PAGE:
Lewis seems to concede that, concerning Holocaust reporting, The New York Times did not provide “All the News That’s Fit to Print.” Indeed, it would not be unreasonable, I think, to extrapolate from this that the Times has some difficulty taking note of imperiled Jewry, generally. This difficulty, rather more than the speaking or political accents of Israel’s leaders, might explain the paper’s problem in providing straight reporting on the Arab-Israel War—now in its sixty-fourth year. And however much Lewis would contend that criticism of the paper’s reporting about Israel is unwarranted, he offers no specific cases, cases that, however, do not go unnoticed by CAMERA (Committee for Accuracy in Middle East Reporting in America), mentioned briefly by Lewis.
David R. Zukerman
On Israel, the Times plays it fairly straight for the American press—a lot more pro-Israel than the international and some Israeli press, a lot more anti-Israel than, say, the National Review. And journalists? No matter who you are or how reasonable your perspective is, if you are accurately reporting the facts in this conflict, you will likely be accused of being a filthy Zionist half the time and an anti-Semite the other half.
Re: “The Girl Who Loved Journalists” by Eric Alterman (CJR, January/February). I believe the reason we haven’t seen an argument for “the books’ value as illustrations of both the difficulties and the importance of the journalistic profession” is because it’s a pretty weak argument. Blomkvist succeeds via illegal means—through the talents of a gifted hacker named Salander who has a photographic memory and other superhuman intellectual powers. It’s tricky to celebrate these books/movies as great PR for journalism because they are fraught with ethical problems. We shouldn’t hack into the hard drives of suspicious characters. Or their cell phones, as I used to think everyone knew. I don’t think readers/viewers of the Dragon Tattoo franchise walk away with admiration of journalists and journalism so much as they do with adoration of Salander the Superhacker Feminist Vigilante. But, alas, she is pure fantasy.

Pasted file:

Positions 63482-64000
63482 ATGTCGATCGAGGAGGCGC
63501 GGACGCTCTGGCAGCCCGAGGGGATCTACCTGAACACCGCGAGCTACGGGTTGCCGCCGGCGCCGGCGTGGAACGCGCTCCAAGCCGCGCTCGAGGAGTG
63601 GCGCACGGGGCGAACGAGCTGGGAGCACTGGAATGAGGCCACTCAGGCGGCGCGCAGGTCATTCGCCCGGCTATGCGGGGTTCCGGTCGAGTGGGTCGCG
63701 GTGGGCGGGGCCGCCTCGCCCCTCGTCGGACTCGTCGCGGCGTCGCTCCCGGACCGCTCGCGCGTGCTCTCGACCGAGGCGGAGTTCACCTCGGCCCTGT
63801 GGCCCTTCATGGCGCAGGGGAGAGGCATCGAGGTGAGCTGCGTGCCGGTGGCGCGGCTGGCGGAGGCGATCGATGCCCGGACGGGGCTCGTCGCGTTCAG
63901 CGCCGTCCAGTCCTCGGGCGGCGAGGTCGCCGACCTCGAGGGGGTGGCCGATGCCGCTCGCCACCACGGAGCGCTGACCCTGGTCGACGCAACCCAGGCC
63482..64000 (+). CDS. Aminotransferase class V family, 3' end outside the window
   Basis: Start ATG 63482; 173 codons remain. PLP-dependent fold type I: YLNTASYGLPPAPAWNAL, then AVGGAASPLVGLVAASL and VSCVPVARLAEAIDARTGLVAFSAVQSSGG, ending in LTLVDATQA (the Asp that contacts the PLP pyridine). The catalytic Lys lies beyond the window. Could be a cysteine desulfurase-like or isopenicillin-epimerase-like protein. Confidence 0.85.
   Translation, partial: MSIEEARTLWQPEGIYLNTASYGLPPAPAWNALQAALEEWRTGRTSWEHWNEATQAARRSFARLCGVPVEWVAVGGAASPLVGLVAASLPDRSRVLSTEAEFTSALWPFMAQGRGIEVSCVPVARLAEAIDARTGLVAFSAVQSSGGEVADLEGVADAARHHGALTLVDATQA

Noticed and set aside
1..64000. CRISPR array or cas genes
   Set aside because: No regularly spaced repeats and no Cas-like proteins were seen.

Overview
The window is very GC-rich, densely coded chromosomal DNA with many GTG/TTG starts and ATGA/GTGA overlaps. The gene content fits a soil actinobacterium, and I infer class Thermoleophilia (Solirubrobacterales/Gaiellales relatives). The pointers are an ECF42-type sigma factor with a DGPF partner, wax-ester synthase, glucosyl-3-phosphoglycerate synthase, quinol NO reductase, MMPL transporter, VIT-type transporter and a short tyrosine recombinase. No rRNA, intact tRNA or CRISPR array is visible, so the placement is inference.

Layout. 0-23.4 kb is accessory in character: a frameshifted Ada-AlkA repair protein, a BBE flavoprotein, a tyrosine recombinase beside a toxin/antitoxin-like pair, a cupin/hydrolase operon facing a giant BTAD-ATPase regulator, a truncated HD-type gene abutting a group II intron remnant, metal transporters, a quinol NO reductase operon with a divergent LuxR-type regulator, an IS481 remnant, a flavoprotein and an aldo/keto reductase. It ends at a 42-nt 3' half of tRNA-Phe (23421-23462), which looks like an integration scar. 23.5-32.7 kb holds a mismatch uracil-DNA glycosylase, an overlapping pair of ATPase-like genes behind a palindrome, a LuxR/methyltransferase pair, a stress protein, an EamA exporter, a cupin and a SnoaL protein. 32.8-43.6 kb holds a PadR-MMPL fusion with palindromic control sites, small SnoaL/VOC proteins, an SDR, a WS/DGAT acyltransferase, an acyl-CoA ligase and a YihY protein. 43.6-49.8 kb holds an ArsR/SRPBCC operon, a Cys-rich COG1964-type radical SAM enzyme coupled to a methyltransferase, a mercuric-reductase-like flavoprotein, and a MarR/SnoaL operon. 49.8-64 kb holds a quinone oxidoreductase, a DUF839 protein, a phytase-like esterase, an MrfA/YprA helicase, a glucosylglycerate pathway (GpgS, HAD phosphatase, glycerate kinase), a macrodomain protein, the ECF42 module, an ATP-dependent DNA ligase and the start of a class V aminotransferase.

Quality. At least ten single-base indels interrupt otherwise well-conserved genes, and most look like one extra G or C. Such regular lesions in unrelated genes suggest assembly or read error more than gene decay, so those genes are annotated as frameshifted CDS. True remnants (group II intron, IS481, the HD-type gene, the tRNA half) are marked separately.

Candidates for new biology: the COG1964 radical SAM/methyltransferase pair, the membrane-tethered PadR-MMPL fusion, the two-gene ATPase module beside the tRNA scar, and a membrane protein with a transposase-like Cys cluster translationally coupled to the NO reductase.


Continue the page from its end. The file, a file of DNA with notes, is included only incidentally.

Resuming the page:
I almost cried while reading The Girl Who Kicked The Hornet’s Nest, in which the character Erika Berger, a female editor of a large daily newspaper, confronts her CFO. She reminds him that cutting staff would hurt the newspaper’s capability, therefore reducing its size and advertising revenue. They effectively tell her “not to worry her pretty little head” about it. How many times have we gone through that dance?
What I really took away from the first book was an ethical battle between hackers and journalists. Larsson makes the case that traditional journalists have checks and balances in place. Hackers like Anonymous do not. While his story does demonstrate the necessity of computer espionage regarding crimes against people across international lines, one could take away from the books that that sort of thing has more of a place in law enforcement rather than journalism.